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Factors Affecting Survival of Longleaf Pine SeedlingsAuthor(s): John S. Kush; Ralph S. Meldahl; William D. Boyer
Source: Gen. Tech. Rep. SRS–71. Asheville, NC: U.S. Department of Agriculture, Forest Service, Southern Research Station. pp. 314-316
Publication Series: General Technical Report (GTR)
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DescriptionLongleaf pine may be managed most efficiently in large even-aged stands. Past research has shown that the effect of trees surrounding the openings (gaps) or the use of fire is a complicating factor, especially with small openings. Longleaf seedlings are considered more susceptible to fire under and nearer to standing trees, and seedling size, kind of fire, soil type, and exposure are important factors of concern. Two studies conducted in the early 1970s examined factors affecting survival of longleaf pine seedlings. One study followed longleaf pine survival growing in different patch sizes. Patch size had no effect on seedling survival, stocking, or mortality from prescribed burning. The second study examined the effects of fire, including fire treatment, soil type, wall exposure, or distance from the forest wall. There was no significant longleaf pine seedling mortality in relation to fire treatment, soil type, wall exposure, or distance from forest wall.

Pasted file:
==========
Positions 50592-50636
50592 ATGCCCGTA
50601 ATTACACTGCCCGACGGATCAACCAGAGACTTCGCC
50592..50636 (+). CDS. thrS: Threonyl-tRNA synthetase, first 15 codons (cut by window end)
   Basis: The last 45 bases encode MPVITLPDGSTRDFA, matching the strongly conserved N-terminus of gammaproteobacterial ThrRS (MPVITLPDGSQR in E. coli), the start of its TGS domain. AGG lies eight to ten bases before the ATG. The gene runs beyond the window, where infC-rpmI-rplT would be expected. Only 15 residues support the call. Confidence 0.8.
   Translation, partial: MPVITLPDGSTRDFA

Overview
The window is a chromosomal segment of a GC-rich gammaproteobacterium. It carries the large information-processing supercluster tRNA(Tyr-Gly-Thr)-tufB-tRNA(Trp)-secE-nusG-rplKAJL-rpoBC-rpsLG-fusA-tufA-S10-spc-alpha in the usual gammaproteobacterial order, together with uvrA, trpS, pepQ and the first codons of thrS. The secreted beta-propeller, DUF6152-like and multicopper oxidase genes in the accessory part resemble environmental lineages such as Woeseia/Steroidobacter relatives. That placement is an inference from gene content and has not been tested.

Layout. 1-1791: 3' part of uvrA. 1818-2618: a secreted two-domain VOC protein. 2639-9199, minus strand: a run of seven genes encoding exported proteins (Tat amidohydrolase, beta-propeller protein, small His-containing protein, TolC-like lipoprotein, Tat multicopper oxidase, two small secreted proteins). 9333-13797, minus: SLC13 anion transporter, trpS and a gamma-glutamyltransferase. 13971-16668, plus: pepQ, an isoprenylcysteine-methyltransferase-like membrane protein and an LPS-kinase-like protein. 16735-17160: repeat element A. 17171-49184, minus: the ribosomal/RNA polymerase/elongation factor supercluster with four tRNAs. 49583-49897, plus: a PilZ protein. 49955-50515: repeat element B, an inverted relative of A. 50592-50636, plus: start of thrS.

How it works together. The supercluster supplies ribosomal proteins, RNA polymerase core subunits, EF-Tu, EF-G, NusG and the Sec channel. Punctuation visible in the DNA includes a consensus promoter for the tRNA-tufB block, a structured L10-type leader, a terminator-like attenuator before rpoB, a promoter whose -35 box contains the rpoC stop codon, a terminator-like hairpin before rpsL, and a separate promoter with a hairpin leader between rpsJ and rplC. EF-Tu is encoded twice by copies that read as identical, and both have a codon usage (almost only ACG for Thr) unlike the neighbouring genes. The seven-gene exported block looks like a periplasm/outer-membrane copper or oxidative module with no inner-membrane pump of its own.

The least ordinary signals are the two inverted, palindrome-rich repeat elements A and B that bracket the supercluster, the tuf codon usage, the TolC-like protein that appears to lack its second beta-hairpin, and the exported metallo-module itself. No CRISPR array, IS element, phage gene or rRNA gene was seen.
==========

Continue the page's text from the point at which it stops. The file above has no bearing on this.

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CitationKush, John S.; Meldahl, Ralph S.; Boyer, William D. 2004. Factors Affecting Survival of Longleaf Pine Seedlings. Gen. Tech. Rep. SRS–71. Asheville, NC: U.S. Department of Agriculture, Forest Service, Southern Research Station. pp. 314-316
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